Mars is central to this eclipse: aggression abounds. In other words, Mother Nature is not the only threat at times like this: man's inhumanity to man tends to get a bit out of hand as well. Heaven knows there's plenty of this every day of the year - but there's bound to be more than usual during this SuperMoon phase. If you see an unusual spate of headlines detailing crimes of violence and military or paramilitary conflict . . . well, that's par for the course.

JUL 16 Lunar EclipseOne new seismic and meteorological risk window after another dominates almost the entire second half of July, starting with the lunar eclipse that forms on the 16th at 24 Capricorn (just a day before the Mercury station at 10 Cancer, the degree of the July 1 solar eclipse). In effect July 13-19, and probably strongest on the 15th (when the Moon reaches maximum southern declination) and 16th, this is another sign of storms and seismic upheaval. This one will likely play special havoc with transportation and communications infrastructure - and equity markets, come to think of it. Fortunately, as fierce as it may be this is a short cycle. In a few days, things are nearly if not entirely back on track - at least for a while. Mars still being quite strong at the time of this eclipse, deaths and injuries due to human error or intent are likely to surge into headline prominence again during this period: a great need of peacemakers, a good time to avoid the kind of places where trouble is likely to strike.

Speaking of places where trouble is likely to strike, being a lunar eclipse this alignment is of course planetary in scale. So no place on Earth is beyond its reach, and discretion is the better part of valor regardless of where you plan to be when the Moon plays tag with Earth's shadow. Still, all else being equal, I'd say the risk window in this case is especially strong along a north-south line from the east coast of Brazil through eastern Greenland. This zone is mirrored by another north-south swath from eastern Australia through Papua New Guinea, northward from there through the Sea of Okhotsk between Japan and Kamchatka: these are the regions where the entire eclipse will be visible. Alaska, India, eastern China, Mongolia and the far eastern stretches of Russia round out the risk sectors during this lunar eclipse.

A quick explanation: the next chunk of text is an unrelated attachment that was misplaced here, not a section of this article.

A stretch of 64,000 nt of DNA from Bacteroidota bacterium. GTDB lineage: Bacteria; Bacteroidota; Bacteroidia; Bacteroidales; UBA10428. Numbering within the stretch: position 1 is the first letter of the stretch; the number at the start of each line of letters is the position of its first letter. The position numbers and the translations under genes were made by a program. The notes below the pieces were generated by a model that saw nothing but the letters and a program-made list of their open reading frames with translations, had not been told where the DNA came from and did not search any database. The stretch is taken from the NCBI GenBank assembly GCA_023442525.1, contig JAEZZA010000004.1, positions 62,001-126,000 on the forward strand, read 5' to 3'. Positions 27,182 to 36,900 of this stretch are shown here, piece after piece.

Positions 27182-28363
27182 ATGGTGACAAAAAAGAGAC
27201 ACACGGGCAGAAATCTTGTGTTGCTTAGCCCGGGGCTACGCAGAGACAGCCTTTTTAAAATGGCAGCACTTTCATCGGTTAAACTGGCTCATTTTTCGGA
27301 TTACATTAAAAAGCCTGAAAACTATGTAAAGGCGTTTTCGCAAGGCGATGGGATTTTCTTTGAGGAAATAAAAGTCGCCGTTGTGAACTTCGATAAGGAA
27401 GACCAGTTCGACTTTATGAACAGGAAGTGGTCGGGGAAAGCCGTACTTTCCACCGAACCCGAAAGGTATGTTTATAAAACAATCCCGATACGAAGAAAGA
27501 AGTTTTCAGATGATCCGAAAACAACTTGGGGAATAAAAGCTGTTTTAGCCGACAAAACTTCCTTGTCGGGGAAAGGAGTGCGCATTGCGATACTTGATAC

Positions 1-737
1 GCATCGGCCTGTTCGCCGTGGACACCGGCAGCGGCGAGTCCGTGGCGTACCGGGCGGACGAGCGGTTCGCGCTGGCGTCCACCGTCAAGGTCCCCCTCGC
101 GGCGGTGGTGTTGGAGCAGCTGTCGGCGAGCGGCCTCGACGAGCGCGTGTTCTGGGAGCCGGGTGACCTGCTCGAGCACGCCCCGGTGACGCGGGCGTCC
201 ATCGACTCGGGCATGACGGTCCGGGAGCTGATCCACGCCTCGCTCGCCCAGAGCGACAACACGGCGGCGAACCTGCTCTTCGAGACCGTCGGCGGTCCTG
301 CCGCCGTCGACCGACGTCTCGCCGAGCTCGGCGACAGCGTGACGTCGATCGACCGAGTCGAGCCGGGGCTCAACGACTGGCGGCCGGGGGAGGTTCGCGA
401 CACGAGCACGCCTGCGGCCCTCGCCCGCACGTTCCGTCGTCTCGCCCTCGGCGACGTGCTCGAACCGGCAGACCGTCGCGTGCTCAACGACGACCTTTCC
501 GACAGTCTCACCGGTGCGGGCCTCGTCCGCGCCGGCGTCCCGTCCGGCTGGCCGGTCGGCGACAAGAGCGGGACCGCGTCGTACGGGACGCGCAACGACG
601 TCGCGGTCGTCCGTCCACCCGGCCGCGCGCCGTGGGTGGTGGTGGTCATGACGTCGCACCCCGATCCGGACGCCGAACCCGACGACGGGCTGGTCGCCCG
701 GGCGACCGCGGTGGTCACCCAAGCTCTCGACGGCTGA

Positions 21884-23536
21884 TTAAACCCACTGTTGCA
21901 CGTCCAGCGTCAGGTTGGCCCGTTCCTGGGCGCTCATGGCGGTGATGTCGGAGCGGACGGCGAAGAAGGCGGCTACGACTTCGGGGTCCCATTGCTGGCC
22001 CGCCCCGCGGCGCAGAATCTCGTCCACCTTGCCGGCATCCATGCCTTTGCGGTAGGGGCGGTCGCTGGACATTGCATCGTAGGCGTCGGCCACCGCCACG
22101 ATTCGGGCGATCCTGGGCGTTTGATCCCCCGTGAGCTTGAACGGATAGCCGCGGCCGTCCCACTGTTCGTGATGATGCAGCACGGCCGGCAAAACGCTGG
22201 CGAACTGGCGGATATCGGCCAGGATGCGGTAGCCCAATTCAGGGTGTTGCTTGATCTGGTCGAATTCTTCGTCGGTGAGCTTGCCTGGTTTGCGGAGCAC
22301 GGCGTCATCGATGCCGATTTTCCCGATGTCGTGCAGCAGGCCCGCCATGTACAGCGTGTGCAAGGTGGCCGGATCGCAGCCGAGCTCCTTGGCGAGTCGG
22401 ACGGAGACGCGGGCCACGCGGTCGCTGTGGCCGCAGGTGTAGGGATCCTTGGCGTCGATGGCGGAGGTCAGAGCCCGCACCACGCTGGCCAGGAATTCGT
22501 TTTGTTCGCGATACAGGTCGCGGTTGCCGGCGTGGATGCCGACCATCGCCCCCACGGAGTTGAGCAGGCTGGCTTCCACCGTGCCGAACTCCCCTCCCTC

JUL 31 Solar Eclipse (SuperMoon)There's only a brief lull in the seismic and meteorological storm surge after the eclipse window dies down on the 19th. Things get stirred up again within plus or minus 30 hours of the Moon's northward crossing of the celestial equator on the 22nd, and stay that way right into August under the aegis of the SuperMoon solar eclipse that closes out the month on the 31st at 8 Leo - the last New Blue Moon of the 20th Century, in effect July 24-August 7. Strong storms, resorts and cruise ships make for an unlucky combination at times like this, that's for sure. At least Mars isn't so strongly placed this time around. I take this as a sign that Mother Nature's wrath rather than man's inhumanity to man will be the major focus during this period. Especially if you live in a coastal area, stay alert for this one - and especially between July 28 (as the Moon nears maximum northern declination) and August 5 (the day after the Moon crosses the celestial equator headed southward).

Being planetary in scale, a SuperMoon is global in reach: the storm and seismic potential it signifies can manifest far and wide 'round Planet Earth. Still, glancing at an astro-locality map might suggest areas which could be target zones this time around. As noted in my Year 2000 Forecast Highlights, the western US lies in the target zone for this one, as well as most of Europe, East Africa and the Middle East. (The eclipse will be visible from northern Scandinavia, eastern Russia, Alaska, western Canada and the northwestern US.) A pair of north-south swatches round out the risk sectors during this SuperMoon eclipse: one runs from Greenland down through eastern South America, and the other from Japan down through eastern Australia.